Saturday, July 14, 2007

This Week in Reading July 15 - 21

Among the anniverseries this week is the Riot Act. Authorities in England in the early 1700s were required to "read the Riot Act" to people disturbing the peace and many of us have heard the phrase without understanding what it was. We have our own, by the way, the Library Riot Act:

"Our sovereign, the reading king, chargeth and commandeth all persons, being noisily assembled, immediately to disperse themselves, and peaceably to depart to their literary habitations, or to their lawful school business, upon the pains contained in the act made in the first year of blog reading, for preventing tumults and riotous assemblies. Quiet reading saves the library."

On the other hand, if you take out books and read at home you can gasp, sigh, cry, laugh, and speak back to the book to your heart's content. Authors and events this week will cause strong emotions one way or the other.
It's particularly important to see that this week marks the founding of the women's rights movement in America and also includes the nomination of a woman to the vice-presidency, and includes notable women from Phyllis Diller to Diana Rigg, Mary Baker Eddy to Iris Murdoch, and from Ida B. Wells to Arianna Huffington. Throw in Hemingway, McLuhan, and Derrida and that's not even half of this big week in reading which also includes poets, political leaders, satirists, novelists, mystery writers, athletes, artists, movie stars, and more.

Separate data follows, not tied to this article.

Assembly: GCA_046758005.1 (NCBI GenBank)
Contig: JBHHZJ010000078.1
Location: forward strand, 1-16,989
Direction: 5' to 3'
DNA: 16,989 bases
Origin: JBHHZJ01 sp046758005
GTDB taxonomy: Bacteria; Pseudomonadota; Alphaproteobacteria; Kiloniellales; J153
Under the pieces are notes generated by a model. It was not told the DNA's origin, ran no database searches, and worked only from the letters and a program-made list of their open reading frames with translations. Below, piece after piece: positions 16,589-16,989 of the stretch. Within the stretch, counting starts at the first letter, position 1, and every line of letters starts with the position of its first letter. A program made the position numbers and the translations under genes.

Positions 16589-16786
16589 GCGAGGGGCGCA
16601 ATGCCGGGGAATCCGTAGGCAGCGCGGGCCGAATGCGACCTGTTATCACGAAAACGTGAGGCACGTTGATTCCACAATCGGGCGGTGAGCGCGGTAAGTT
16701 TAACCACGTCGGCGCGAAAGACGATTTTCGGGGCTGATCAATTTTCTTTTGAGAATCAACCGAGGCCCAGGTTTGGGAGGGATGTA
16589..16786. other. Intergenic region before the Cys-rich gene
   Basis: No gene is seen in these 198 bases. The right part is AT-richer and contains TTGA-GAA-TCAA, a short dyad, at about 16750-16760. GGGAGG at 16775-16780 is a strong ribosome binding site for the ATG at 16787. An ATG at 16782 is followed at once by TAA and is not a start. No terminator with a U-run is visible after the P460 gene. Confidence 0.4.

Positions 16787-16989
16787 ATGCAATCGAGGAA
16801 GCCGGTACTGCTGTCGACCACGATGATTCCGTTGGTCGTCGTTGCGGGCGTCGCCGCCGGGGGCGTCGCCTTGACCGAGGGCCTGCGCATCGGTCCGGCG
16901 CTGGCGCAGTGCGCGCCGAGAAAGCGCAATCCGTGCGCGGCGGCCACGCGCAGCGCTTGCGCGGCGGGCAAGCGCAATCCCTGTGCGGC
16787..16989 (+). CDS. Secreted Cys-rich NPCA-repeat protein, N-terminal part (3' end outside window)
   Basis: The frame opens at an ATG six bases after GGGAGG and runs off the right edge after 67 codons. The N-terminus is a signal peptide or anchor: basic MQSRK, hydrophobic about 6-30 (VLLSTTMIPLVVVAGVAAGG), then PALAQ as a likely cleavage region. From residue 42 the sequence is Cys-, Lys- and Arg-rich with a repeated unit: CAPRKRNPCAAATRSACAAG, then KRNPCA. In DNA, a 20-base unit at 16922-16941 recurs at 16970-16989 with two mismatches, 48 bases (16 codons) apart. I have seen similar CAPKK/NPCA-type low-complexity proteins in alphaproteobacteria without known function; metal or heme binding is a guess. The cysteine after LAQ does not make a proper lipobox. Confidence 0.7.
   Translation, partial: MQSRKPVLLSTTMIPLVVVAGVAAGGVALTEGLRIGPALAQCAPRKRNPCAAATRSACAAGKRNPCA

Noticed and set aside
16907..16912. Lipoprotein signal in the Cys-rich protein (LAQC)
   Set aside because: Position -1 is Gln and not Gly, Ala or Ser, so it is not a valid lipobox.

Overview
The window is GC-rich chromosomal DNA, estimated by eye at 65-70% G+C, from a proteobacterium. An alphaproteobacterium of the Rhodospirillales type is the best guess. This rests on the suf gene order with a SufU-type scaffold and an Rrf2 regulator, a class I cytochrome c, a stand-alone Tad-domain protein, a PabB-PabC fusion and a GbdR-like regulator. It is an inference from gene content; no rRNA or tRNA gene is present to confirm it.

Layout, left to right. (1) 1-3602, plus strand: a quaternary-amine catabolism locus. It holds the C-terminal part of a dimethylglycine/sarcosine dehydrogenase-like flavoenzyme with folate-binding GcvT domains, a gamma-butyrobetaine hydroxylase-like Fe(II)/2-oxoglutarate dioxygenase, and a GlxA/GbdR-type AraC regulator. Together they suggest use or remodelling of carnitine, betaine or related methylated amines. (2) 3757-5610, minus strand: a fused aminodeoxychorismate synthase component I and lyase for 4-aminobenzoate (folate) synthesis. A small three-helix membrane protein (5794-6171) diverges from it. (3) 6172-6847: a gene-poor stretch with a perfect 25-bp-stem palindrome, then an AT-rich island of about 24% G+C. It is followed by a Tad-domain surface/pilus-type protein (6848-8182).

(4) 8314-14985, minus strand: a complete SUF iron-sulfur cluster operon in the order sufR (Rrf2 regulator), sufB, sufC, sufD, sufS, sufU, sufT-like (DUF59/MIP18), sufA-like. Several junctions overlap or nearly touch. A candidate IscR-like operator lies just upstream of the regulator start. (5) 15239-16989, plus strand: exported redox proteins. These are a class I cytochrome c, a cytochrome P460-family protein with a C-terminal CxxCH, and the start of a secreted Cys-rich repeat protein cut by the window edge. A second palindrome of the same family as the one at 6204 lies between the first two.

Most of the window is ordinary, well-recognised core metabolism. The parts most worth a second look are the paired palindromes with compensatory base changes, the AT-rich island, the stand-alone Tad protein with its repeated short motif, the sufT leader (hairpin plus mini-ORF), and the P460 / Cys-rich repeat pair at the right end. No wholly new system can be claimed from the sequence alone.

This week's Question: To which author born this week is the term "Gonzo" applied?

Answer to last week's question: Marcel Proust's great multivolume work is often translated into English as Remembrance of Things Past: Swann's Way, Within a Budding Grove, The Guermantes Way, Cities of the Plain, The Captive, The Sweet Cheat Gone, and The Past Recaptured. It begins with the taste of a pastry that reminds the narrator of his childhood and the rest of the books follow these memories in great detail. E.M. Forster called it "an epic of curiosity and despair" but Andre Maurois said Proust had plumbed the extremes of human misery but, like Shakespeare, had found serenity." (From Contempory Authors Online, through Biography Resource Center.) The library has them all, but in various editions.

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